It is a measure of Microsoft’s almost refreshing naivete that these guys actually thought plain English might cut it inside the Beltway. For while Gates’ semantic hairsplitting may have been technically accurate, in p.r. terms it was painfully misguided. The media gasped at Microsoft’s brinkmanship, and that $1 million-a-day fine Klein asked for last fall now loomed like a juicy apple ripe for Jackson’s picking.

In other words, Gates had been guilty of foolhardy grandstanding after all. Last Thursday, with closing arguments set to begin, the chairman chose retreat. “I am pleased to advise the court that we have reached [an agreement that] settles the dispute on the compliance,” announced Microsoft lawyer Richard Urowsky. “We believe this order will achieve all the relief the United States sought,” echoed Justice attorney Phillip Malone. The judge donned his glasses. “And that,” he said, “concludes our business for the day.”

Well, not quite; the jousting just reconvened on the courthouse steps. “This is a very important victory for consumers and innovators,” Klein exulted, adding that the latter would no longer “be snuffed out by Microsoft’s… monopoly power. That’s the way capitalism works in America.”

Well, again, not quite. The settlement was how politics works in America. The way capitalism works is this: strategists at such vendors as Dell and Compaq let it be known that they had no plans to offend the company that rules their industry by accepting an offer made with a gun to its head. Meanwhile, Gates’ browser rival, Netscape CEO Jim Barksdale, held his own Thursday press conference, seizing this window of Microsoft vulnerability to announce that not only will he start distributing Netscape’s Navigator browser for free, just like Microsoft, but that he will also give away his crown jewels–the browser’s source code–inviting every programmer on the Web to join forces to battle Microsoft.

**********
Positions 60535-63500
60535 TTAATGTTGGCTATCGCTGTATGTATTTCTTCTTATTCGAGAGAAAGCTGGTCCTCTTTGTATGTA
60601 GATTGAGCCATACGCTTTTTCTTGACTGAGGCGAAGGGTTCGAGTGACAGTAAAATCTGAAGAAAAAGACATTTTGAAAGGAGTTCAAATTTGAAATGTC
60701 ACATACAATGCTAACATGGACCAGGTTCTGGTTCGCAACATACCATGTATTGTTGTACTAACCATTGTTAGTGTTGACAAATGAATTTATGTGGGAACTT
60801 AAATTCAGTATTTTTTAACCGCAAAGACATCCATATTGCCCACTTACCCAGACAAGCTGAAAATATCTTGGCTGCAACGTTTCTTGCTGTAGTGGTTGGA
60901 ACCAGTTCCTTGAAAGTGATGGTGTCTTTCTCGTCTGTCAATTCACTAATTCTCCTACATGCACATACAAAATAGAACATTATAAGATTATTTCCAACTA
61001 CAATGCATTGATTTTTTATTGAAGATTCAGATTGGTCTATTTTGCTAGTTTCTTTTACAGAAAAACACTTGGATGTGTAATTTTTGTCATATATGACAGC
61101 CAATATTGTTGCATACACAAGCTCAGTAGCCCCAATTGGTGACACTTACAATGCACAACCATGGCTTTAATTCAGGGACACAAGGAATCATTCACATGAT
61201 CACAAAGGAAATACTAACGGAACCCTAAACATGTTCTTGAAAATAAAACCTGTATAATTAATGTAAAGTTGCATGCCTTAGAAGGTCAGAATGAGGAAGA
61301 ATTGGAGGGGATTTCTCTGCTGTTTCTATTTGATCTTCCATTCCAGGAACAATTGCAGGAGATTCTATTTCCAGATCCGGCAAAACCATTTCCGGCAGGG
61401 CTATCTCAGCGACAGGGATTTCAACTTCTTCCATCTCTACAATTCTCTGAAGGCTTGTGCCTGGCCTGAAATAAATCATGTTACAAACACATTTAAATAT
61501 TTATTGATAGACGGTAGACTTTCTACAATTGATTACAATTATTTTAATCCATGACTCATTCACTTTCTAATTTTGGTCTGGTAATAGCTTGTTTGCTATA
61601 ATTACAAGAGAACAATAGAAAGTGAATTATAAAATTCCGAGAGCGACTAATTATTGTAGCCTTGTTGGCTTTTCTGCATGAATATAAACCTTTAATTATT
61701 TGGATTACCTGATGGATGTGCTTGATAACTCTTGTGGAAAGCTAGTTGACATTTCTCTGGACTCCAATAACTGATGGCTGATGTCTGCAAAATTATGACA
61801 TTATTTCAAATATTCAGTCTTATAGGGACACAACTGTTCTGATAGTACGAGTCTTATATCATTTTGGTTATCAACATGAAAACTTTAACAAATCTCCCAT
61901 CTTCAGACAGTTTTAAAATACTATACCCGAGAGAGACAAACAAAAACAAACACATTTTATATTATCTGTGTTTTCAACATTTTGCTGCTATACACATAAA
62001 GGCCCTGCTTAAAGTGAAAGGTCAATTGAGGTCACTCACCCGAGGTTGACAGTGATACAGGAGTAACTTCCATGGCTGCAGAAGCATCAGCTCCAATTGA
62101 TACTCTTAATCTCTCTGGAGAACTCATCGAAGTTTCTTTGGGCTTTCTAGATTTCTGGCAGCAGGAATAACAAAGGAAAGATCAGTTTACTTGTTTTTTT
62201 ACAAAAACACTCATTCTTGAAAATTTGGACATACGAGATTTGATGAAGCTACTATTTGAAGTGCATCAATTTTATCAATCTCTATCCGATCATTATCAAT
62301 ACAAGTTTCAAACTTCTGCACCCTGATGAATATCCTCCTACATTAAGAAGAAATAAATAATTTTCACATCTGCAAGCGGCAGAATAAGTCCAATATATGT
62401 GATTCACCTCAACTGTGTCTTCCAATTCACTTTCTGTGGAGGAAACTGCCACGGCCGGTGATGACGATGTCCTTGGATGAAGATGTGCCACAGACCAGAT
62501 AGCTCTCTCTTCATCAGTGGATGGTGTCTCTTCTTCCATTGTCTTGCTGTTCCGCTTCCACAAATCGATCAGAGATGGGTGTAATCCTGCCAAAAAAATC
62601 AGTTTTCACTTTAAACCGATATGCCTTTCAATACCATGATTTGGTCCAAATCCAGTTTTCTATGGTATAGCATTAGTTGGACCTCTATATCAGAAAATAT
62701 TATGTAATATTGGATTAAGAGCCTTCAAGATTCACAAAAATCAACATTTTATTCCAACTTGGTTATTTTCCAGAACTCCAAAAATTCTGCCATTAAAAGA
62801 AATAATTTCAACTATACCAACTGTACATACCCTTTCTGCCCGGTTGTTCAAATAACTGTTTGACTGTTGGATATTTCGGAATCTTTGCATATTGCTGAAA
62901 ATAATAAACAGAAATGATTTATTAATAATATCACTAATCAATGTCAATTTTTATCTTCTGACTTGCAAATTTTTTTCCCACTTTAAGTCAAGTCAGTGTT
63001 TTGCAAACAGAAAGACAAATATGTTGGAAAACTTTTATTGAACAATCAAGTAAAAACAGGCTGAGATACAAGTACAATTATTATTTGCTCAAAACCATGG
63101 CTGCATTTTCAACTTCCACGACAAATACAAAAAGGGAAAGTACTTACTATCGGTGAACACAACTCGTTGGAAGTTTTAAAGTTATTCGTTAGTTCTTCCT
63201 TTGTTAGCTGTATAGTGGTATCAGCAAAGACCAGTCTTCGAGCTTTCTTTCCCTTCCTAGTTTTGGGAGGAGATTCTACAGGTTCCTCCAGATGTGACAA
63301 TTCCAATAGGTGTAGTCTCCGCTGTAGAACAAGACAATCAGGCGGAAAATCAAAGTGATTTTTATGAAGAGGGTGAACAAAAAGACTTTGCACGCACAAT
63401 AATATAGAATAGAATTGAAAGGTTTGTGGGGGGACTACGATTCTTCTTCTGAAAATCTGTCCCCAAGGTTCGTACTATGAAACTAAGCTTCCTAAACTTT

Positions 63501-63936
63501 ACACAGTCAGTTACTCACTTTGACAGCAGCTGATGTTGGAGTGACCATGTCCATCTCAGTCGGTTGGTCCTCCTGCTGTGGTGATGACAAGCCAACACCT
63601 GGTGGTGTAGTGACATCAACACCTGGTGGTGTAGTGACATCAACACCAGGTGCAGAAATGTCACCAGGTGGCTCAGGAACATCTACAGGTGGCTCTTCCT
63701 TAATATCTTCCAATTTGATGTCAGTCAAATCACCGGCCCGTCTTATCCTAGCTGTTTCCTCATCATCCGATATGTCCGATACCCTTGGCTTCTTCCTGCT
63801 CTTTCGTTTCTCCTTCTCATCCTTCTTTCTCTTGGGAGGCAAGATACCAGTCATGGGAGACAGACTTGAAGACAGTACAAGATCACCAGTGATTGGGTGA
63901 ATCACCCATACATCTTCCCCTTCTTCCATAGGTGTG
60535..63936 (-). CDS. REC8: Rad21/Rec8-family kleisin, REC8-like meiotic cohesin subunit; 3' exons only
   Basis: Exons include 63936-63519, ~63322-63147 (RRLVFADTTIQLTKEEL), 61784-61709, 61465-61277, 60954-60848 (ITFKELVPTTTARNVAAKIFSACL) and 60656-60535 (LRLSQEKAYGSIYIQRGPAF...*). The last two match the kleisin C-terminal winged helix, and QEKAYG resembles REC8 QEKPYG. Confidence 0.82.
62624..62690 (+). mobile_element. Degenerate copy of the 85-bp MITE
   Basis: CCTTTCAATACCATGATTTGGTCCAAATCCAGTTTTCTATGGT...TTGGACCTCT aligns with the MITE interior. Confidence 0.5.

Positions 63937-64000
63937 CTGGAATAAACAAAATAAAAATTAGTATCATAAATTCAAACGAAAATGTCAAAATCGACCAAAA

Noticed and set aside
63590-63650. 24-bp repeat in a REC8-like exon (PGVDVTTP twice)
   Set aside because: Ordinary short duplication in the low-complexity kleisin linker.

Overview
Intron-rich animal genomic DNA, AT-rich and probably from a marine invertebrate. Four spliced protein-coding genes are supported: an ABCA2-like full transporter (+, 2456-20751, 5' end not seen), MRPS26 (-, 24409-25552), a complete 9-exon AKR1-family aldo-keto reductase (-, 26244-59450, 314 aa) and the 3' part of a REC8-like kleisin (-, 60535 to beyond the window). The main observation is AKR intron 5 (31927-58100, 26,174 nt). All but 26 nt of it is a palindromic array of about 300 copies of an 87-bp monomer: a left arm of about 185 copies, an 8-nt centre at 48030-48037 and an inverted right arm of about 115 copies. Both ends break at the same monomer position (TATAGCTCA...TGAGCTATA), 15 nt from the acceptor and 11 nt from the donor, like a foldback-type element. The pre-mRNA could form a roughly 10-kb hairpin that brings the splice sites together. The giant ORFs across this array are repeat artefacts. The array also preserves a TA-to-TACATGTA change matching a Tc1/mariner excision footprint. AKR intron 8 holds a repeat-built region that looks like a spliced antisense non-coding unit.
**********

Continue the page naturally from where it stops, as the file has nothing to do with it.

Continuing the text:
Whether this Hail Mary play will work remains to be seen–as does the question of how long Gates’ capitulation will last. The settlement merely delays the underlying case until April 21, when Microsoft’s appeal is scheduled to be heard by a three-judge panel, viewed by antitrust sources as libertarian-leaning and thus possibly pro-Microsoft. By then programmers will be working with early versions of Windows98, which integrates Explorer even more fully–thus in theory solidifying Microsoft’s hammerlock on the Net.

If, that is, Klein hasn’t stopped them first. The antitrust chief’s larger investigation remains active and aggressive; a Justice source confirms that wider anti-Microsoft action under the Sherman Act, if it comes, will probably arrive before the new operating system does. First Jackson will hear from “special master” Lawrence Lessig, the Harvard law professor whose court-ordered study of Microsoft’s business practices is due in May. Around the same time, of course, Microsoft’s appeal (which includes a request to have Lessig removed from the case) reaches court, and Win98 hits software shelves near you.

No wonder Bill Gates folded this hand. The game is young, and a much bigger pot is at stake in the next round.

–With reporting by Declan McCullagh/Washington